Petaluma’s Spy Emerson want to play games with you

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What: Happy Forever Game Night

When: Monday nights, 7–9 p.m.

Where: The Big Easy, 128 American Alley, Petaluma

Cost: Free

On a cold evening last month, performance artist Spy Emerson sat on her outdoor “stage” in American Alley, in downtown Petaluma, near Putnam Plaza. She was in costume and surrounded by handmade props, including Larry the Limp, a life-sized dummy. It was almost time for her current project, Happy Forever Game Night, to begin.

There was not a soul in sight.

Despite the darkness and the November chill, at 7 p.m., Emerson started the show with a bugle blast, followed by a recitation of an introductory poem. Suddenly a young woman named Jennifer approached and volunteered to be the first contestant.

Emerson believes in the old adage that “the show must go on,” even if your performance space suddenly disappears.

For the previous month, she had been performing Monday nights at the Big Easy, a live music venue on the alley. She was encouraged by the gradual growth of her audience and felt her goal was being achieved — to entertain the public while raising awareness of important social problems.

But the popular music spot was abruptly closed by the Sonoma County Department of Health Services. The owners of the Big Easy have issued a statement saying the closure is a simple misunderstand that ought to be quickly remedied. But in the meantime, Emerson faced a dilemma: to call it quits or find another space.

She asked the Big Easy and the adjoining business, Aces Over Eights Tattoo, if she could use a small area in front of the two businesses for her show.

They agreed.

Emerson’s show consists of a variety of games she has created in which both adults and children can win what she calls “Terrible Prizes.” And yes, she capitalizes that. For Jennifer, the young woman braving the chill evening, Emerson suggested they play “Makin’ Bacon,” a game that promotes vegetarianism.

In the game — which Emerson invented — a porcelain pig is wrapped in large sheets of cloth painted as raw bacon. The contestants are asked true-or-false questions, winning a strip of “bacon” for each correct answer.

Other games include “Bus Stop & Scabs,” a role-playing game about public transportation that is similar to Dungeons and Dragons. A giant dice used in the game is typical of her talent with props.

“I make all my own props because they are so important,” she said.

Funny Money explores how far people will go for money, while “Smell This” is a game in which the contestant tries to identify mystery smells, some pleasant, some not.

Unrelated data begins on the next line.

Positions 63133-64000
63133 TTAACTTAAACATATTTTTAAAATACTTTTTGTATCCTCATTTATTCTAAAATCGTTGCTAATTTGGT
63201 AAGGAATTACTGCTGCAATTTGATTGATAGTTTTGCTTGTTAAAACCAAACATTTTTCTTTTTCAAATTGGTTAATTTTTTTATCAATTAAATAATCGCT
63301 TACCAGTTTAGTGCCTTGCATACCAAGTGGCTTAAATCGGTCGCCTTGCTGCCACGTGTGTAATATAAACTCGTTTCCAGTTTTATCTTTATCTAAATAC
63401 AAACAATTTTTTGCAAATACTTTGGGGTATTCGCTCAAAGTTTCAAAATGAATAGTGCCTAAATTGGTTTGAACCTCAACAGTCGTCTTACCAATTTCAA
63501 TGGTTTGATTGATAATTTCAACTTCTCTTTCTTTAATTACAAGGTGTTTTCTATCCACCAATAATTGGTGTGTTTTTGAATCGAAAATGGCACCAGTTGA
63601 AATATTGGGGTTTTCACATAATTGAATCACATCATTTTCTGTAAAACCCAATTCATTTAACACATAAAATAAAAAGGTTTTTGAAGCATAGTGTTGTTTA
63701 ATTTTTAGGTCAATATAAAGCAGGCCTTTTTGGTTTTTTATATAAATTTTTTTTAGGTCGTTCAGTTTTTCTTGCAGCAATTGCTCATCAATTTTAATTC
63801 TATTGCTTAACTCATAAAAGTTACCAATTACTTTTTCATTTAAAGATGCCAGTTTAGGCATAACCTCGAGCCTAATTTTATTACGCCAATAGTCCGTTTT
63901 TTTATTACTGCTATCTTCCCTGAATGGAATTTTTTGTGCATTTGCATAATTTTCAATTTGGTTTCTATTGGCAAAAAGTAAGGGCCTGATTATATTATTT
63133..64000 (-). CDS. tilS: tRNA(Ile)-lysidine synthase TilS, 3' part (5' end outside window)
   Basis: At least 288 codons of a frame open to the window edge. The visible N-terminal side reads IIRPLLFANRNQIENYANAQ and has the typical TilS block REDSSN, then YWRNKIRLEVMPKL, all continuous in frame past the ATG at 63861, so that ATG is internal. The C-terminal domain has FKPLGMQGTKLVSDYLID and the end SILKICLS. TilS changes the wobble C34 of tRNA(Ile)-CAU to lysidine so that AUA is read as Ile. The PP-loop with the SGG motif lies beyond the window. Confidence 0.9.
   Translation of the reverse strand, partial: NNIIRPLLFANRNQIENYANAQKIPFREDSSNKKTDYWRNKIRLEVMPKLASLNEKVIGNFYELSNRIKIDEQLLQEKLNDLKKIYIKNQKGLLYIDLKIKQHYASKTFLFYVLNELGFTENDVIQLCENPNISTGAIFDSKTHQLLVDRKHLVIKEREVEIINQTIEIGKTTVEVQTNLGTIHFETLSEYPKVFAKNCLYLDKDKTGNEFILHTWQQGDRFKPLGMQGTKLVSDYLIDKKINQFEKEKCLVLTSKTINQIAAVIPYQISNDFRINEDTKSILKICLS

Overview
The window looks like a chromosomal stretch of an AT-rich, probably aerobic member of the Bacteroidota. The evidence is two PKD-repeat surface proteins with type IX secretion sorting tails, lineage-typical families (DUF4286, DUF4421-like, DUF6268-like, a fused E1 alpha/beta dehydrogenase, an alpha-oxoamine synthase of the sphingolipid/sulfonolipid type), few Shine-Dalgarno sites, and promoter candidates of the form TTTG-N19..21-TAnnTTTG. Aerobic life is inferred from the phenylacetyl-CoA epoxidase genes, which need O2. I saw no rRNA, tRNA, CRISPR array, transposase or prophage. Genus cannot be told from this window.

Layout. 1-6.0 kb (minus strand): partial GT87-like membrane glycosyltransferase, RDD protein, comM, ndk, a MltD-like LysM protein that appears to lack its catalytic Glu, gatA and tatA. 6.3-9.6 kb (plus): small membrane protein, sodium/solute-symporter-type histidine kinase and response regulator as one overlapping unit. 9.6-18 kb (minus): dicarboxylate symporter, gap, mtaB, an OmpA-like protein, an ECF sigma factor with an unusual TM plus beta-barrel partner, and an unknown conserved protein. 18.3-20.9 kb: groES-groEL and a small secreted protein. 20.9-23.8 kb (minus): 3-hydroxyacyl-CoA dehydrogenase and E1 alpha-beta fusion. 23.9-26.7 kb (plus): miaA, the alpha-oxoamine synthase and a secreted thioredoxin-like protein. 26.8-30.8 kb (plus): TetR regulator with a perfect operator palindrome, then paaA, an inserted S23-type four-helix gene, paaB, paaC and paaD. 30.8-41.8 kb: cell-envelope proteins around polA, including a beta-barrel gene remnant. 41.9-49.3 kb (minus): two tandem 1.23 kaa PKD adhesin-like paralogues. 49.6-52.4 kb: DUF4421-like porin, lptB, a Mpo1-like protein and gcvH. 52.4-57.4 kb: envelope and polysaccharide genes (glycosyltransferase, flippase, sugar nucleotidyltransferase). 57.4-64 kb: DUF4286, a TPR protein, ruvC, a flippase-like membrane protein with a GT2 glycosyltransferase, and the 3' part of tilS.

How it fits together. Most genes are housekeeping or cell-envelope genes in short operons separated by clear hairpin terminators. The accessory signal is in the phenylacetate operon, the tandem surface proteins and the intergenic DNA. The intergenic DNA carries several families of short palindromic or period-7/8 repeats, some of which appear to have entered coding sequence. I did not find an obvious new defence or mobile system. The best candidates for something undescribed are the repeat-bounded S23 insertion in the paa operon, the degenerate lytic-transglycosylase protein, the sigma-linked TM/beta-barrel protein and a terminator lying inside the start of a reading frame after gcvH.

“Spin the Bottle of Consent” is about sexual behavior, communication and the importance of consent. Emerson is an advocate for sex education, as evidenced by her controversial 2014 project, the Hook-Up Truck. With the advent of apps like Tinder and Grindr that facilitate sex between strangers, she felt consenting adults would benefit from a safe and hygienic place to meet, so she converted an old mail truck into a mobile, bedroom-for-rent.

But back to “Makin’ Bacon.”

The first question for Jennifer was, “Fowls are de-beaked to avoid cannibalism: true or false?”

The woman incorrectly answered false, but Emerson allowed her to peel off a piece of bacon anyway. Same with the second and third questions, “Pigs are healthy when they are slaughtered for consumption,” and “The flatulence of vegetarians smells better than that of carnivores.”


What: Happy Forever Game Night

When: Monday nights, 7–9 p.m.

Where: The Big Easy, 128 American Alley, Petaluma

Cost: Free

Emerson informed the woman that 85 percent of slaughtered pigs have pneumonia or other chronic illnesses, but she offered no support for the third assertion. Despite three wrong answers, the contestant won a Terrible Prize, a small vacuum cleaner for pets, still in its original box thirty years after being made.

“I use the non-threatening platform of clowning to look at vital social issues,” Emerson said. “My show is about giving to the community. I don’t put any pressure on audience members and contestants. I take the reins and bring them through. They just enjoy themselves.”

She adds that children are welcome to Happy Forever Game Night, too.

“These are difficult subjects,” Emerson said. “Why not have games that introduce them to children and plant seeds for understanding?”

Emerson refuses to be stopped by her current circumstances.

“I was gradually building an audience in October,” she said. “Weather was not an issue, of course, because the audience was in a comfortable space. The game show was successful. People were enjoying it. I’ve been out on the street since the closure, but if I quit, I’ll lose my momentum.”

Emerson’s determination is clearly woven right into her views about her art and the way she uses it to approach the problems of life.

“Performance art should be inspired and joyful, I believe,” she said. “I’ve made it a point to be joyful. I won’t let the news scare me into staying in my house.”

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